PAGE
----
According to a survey prepared by Black & Veatch Insights Group entitled 2015 Strategic Directions – US Natural Gas Industry Report, 74% of the respondent cited delays by opposition as the most significant barrier to construction of pipelines. The Black & Veatch report stated expressed concerns where FERC has seen everyday citizens become unexpected interveners in routine filings.
This summer, Patricia Kornick, PennEast spokesperson stated people should be involved with the FERC process to voice their concerns in response to a protest event.
People seemed to have taken Kornick’s advice to heart as under FERC Pre-file Docket# PF15-1; over 2,500 comments in opposition to the PennEast pipeline were submitted.
Over 1,500 Motions to Intervene (MOI) were filed during 4-week MOI period expressing opposition. Eight PennEast associated corporations submitted MOI in support of the project during the last two days of the MOI filing period.
The unprecedented MOI filings in opposition were from everyday citizens, municipalities, local city and town departments, organizations and local citizen groups.
Everyday citizens have not stopped with MOI filings, over 700 comments of original and well researched nature have been filed for the now PennEast Docket# CP15-558 stating reasons for opposing the project. Support for the PennEast project continues to be in the form a pre-printed mass produced postcards.
PennEast has and continues to dismiss concerns of everyday citizens while at the same one PennEast internet ad states it has had over 200 meetings. It is unclear how PennEast defines a meeting, as there were only 5 “open house” events late last year and 5 “invite only” luncheons this spring, where the press and general public were not allowed entry.
Concerns by everyday citizens are numerous and include how the pipeline will affect their private water wells. In a September 2015 report to FERC, PennEast stated there were no private water wells in Pennsylvania and New Jersey within 150’ of the path. Given much of the route is through rural communities where private water wells are prevalent, it’s incomprehensible how PennEast could make such a claim.
Crossing of the Susquehanna River in Luzerne County is another concern. The Luzerne County Flood Protection Authority requested specific plans for the impacted area. PennEast spokeswoman Patricia Kornick stated it was too premature to show the authority detailed plans.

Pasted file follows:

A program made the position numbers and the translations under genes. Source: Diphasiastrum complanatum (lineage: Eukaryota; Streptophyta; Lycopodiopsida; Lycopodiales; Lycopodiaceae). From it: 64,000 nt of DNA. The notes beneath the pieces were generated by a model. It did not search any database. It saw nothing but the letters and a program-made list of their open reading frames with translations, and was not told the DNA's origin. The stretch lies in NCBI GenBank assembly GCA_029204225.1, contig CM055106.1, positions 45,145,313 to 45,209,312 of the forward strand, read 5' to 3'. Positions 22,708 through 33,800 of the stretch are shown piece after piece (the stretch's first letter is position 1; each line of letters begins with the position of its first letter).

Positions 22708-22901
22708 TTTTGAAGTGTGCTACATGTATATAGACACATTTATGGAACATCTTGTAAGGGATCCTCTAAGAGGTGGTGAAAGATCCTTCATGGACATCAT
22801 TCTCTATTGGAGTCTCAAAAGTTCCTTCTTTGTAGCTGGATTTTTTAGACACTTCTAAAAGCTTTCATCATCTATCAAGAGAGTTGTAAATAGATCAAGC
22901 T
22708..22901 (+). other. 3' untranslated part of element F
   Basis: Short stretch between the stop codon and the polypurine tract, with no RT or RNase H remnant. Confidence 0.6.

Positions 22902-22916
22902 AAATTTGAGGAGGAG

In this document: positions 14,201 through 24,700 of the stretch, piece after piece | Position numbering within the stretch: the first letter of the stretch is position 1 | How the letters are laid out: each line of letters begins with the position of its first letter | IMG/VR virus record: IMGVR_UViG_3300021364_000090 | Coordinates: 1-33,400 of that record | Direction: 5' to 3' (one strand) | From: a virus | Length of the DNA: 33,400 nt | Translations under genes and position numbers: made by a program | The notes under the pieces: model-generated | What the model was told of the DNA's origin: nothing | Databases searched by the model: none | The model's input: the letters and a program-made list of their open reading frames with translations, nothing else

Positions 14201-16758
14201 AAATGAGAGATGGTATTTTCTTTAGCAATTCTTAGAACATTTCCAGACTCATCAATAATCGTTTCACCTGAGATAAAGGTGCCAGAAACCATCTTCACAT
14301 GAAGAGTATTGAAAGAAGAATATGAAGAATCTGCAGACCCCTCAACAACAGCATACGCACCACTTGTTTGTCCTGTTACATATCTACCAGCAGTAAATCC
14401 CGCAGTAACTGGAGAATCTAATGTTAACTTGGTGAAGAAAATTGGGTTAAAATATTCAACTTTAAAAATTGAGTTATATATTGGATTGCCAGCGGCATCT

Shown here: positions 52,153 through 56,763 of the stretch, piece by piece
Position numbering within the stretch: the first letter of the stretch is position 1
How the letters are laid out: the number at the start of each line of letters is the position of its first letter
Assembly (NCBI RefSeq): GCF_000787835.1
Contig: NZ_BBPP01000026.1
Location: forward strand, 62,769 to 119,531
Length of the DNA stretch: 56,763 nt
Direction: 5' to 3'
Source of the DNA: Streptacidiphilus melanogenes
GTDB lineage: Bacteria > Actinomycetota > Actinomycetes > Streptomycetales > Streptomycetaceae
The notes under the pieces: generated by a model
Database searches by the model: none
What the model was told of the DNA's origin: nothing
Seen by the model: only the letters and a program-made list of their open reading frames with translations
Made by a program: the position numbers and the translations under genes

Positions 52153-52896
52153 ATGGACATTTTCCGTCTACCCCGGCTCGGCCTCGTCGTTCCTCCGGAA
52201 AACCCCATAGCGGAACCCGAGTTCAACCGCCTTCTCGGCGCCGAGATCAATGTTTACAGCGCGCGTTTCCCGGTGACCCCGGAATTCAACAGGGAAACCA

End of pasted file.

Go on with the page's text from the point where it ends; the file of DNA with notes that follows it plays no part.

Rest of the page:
If not now, then when?
This area is also the site of old coal mines, and concerns of how a pipeline may cause mine collapse and affect acid mine drainage were similarly brushed off as being too premature.
If not now, then when?
Everyday citizens continue to be approached by land acquisition companies hired by PennEast for permission to survey. When such permission is denied, everyday citizens are finding surveyors trespassing. Registered letters sent to PennEast denying survey permission have been returned unopened to everyday citizens.
Land acquisition representatives have refused to leave copies of legal documents with everyday citizens to review with their attorneys, thereby depriving everyday citizens the opportunity to seek legal counsel. Veiled or outright threats of eminent domain are not an uncommon occurrence during meetings between PennEast representatives and everyday citizens.
Everyday citizens have and continue to form all volunteer groups in communities along the PennEast route.
Despite PennEast’s attempts to downplay the size of opposition as being a “vocal minority”, the combined 5,000 comments, MOI filed in addition to local groups opposing the project makes it obvious that “vocal minority” is rapid growing into a very vocal majority.
PennEast stated in one FERC report “100% of New Jersery communities are uncooperative.”
Yes, opposition is unprecedented, and yes, PennEast certainly has a situation.
UPDATE: 11/4/2015 8:15am
About all those pre-printed mass produced postcards supporting PennEast.
Below is copy of one who took the time to include a “thoughtful” comment:
©2015 by Dory Hippauf